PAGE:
By: Mala Ashok
That wasn’t a question.” These were words I heard from my mother when I was growing up. She made it clear that what she said was a statement, not something I had a choice on, whether I should do or not. I could not question her authority. Today, parents don’t exert this kind of authority. When asked to do simple things like put on their shoes, children respond by saying “Oh, I haven’t finished playing yet.” This is the time to be firm and tell them they have no choice.
As a parent you need to make it clear that listening to you, the parent, is not optional. Telling not asking your children to do something may seem harsh today but the jarring reality is that many parents are letting their children walk all over them when it comes to parenting. Unfortunately this parenting style is doing more harm than good.
You must have seen parents address temper tantrums and disrespectful behaviours with coaxing negotiations, bribery and hugs. Such scenes make me wonder “who’s the boss here?”
Shouldn’t we as parents be taking a role of authority, and teaching our children right from wrong? We need to show the children appropriate behaviour, respect, humility and in general prepare them for adulthood.
Dr Leonard Sax, a child psychologist has written a controversial book, The collapse of parenting. In his book Dr Sax claims that “Parents are doing it all wrong,” that they are “completely incapable of speaking to their children in a sentence that ends in a period,” and in general asking for their children’s permission instead of telling them what to do.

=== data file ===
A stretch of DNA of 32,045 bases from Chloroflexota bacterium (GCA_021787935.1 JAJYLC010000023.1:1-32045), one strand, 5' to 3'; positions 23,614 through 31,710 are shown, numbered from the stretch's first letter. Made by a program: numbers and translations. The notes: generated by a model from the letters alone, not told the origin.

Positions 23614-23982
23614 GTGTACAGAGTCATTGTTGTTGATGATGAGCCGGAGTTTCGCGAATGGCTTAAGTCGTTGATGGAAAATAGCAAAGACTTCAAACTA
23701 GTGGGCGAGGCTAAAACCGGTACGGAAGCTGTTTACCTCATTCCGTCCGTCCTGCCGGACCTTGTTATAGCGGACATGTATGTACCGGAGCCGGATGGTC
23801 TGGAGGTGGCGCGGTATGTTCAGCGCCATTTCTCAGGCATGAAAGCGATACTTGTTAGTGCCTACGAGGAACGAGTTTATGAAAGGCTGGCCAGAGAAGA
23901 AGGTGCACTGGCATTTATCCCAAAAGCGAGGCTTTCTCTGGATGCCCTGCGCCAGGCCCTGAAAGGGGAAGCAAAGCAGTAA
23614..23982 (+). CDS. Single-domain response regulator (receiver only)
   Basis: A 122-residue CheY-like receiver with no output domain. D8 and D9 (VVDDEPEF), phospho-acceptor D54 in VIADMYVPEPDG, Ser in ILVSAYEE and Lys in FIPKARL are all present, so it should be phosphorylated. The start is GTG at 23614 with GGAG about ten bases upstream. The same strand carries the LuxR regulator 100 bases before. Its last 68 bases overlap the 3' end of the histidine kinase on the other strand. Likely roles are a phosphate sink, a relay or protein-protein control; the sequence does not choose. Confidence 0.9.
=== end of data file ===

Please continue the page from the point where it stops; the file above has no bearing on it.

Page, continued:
Sax debunks the theory that children should be given options and parents should facilitate their wants and needs at all times. There is a clear power differential in the parent-child relationship and there are definite benefits in the hierarchy of the parent over the child.
Studies have found negative impacts on children resulting from a lack of parental authority. The book offers solutions including the need to make family meals a priority, teaching humility, and maintaining an alliance between the school and parents.
While in India, we may not need to go that far and say, “Parents are raising their kids all wrong,” it is true that children need more structure and guidance. The goal as we raise our little humans (not little emperors) is to make it understood that we as parents are the boss, but we also need to balance that respect with unconditional love and positive reinforcement.